According to the general opinion at the Concordia Summit in New York this Monday, sandboxes are not enough for the companies dealing with Blockchain. The atmosphere, even in the most Blockchain-friendly countries, is still too harsh.
"One of the problems of the regulatory sandboxes: yes, they are the way to allow companies to innovate, but if I want to mitigate the risks, and if I see that it's going to take me two times, three times longer because of the regulator, it's limiting the innovation," said Sam Cassatt, chief strategy officer of ConsenSys.
Even in Singapore, famous for its pioneering regulatory standards, there arose some difficulty, though not with regulatory but with the financial institutions of the city.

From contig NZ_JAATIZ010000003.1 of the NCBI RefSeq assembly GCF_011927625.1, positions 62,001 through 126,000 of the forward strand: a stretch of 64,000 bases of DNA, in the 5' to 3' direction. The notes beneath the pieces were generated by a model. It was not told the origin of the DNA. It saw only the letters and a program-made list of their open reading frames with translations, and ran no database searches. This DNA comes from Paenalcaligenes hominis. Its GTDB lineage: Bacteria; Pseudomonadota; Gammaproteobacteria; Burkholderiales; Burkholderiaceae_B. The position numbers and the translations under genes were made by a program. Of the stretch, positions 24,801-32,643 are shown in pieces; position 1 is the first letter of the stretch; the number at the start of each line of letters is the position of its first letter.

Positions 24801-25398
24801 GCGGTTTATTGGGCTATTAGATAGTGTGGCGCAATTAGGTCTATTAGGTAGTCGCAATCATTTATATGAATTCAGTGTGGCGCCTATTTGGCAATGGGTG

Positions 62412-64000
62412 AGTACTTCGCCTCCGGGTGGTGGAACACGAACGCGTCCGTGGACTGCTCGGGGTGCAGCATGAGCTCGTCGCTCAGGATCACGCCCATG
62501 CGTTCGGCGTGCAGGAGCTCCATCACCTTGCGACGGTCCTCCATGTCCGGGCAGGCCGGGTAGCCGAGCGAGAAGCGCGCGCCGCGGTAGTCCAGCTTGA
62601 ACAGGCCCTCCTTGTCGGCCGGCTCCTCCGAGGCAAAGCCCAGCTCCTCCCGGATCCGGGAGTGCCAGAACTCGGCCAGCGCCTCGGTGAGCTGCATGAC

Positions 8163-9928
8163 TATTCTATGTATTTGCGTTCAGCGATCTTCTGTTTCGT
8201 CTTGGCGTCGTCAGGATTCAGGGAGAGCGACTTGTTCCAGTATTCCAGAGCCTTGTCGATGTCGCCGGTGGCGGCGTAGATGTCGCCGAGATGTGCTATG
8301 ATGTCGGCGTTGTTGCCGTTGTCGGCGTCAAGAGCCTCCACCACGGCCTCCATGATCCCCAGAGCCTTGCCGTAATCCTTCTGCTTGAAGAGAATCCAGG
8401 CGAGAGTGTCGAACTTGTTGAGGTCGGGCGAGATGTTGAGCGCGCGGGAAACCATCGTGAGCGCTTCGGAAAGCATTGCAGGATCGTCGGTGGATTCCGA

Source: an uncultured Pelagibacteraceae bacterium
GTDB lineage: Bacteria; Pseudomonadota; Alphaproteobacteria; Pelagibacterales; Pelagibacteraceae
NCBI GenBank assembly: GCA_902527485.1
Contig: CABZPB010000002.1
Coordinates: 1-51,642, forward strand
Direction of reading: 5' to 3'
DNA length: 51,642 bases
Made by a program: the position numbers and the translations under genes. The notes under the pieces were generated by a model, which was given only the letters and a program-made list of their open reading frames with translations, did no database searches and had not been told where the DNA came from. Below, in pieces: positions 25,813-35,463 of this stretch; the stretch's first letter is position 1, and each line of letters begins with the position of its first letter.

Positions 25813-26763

"There is no question about the innovation and forward thinking there, but the challenge is the banks," said Michael Moro, CEO of Genesis Trading after a recent Singapore trip. "We can’t have a single bank account in Singapore because we touch crypto."
Eva Kaili, a member of the European Parliament, advocated a milder regulatory policy that would not hold back innovation.
"One thing that we have in the EU and the UK,” she said, “- we have too many regulations that can at least delay the innovation. In Blockchain, we tend to move very fast."
According to Kaili, the present state of the financial systems in Europe is not satisfactory enough, as it seems to the countries’ governments. "There are a lot of real benefits for regulators," she added later.